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What Should I Expect After Oncology Surgery?

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  • Written By: Summer Banks
  • Edited By: Michelle Arevalo
  • Last Modified Date: 07 January 2020
  • Copyright Protected:
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    Conjecture Corporation
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Oncology surgery is an operation used to diagnose or treat cancer. After the surgery, patients can expect several weeks of recovery, which could be paired with radiation therapy or chemotherapy. If surgery is used for the diagnosis of cancer, further treatments would depend upon the lab test results from the tissue biopsy.

If oncology surgery is used to diagnose cancer, the tissue removed will be sent to a lab for further testing. Patients can expect to be in the hospital for a few days after the surgery and remain on bed rest for several days following the procedure. Lab results are often completed before the patient leaves the hospital. If the tissue contains cancer cells, the patient may need additional cancer treatment.

After oncology surgery, common follow-up treatments are radiation therapy and chemotherapy. While the surgeon aims to remove all tissue affected by cancer, there is a chance that some cancer cells have spread to other parts of the body. These cells may not be large enough to remove with additional surgery.

Radiation therapy is used in about 50% of all cancer cases, including cancers of the brain, breast, and cervix. This treatment uses ionizing radiation to kill any remaining cancer cells in the body that may have been missed during oncology surgery. Healthy tissue is also damaged during radiation treatment, so doctors often try to limit the time spent in this therapy.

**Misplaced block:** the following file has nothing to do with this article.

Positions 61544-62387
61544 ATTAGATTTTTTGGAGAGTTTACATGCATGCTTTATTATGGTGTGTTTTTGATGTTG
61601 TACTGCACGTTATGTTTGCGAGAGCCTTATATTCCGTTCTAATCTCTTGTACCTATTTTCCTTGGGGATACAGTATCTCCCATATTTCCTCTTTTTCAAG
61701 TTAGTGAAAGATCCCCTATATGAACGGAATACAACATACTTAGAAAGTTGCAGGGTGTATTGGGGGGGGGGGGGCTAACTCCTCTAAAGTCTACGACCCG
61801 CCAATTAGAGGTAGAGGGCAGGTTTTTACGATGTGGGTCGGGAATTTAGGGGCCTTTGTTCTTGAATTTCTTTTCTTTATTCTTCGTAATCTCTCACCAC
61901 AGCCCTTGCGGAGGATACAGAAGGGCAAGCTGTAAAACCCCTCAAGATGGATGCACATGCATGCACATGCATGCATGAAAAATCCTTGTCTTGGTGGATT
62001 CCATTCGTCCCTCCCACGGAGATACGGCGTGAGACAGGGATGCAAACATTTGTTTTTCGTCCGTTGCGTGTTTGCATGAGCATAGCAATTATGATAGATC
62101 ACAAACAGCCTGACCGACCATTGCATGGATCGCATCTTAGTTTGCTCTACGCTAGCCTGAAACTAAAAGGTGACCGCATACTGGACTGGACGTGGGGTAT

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Chemotherapy is a drug-based cancer treatment. In order to spread, cancer cells must divide. Chemotherapy drugs attack the ribonucleic acid (RNA) and deoxyribonucleic acid (DNA) of the cell. These acids are responsible for promoting cell division and replication. Chemotherapy commonly causes side effects including hair loss, nausea, and weight loss.

Surgery, radiation therapy, and chemotherapy can be prescribed as individual treatments or as complimentary treatments. For instance, after surgery, radiation may be prescribed in combination with chemotherapy. If the patient's cancer cannot be removed surgically, radiation or chemotherapy could be prescribed to kill the cancer. If the tissue removed during oncology surgery does not contain cancerous cells, there will be no additional therapy needed.

Recovery from oncology surgery, whether additional treatment is needed or not, may include a post-operative plan. This plan will typically outline the medications to be taken during recovery and any limitations to activity. The physician may also require the patient schedule follow-up visits in the doctor's office. The number of visits will be determined by how fast the patient recovers from surgery.

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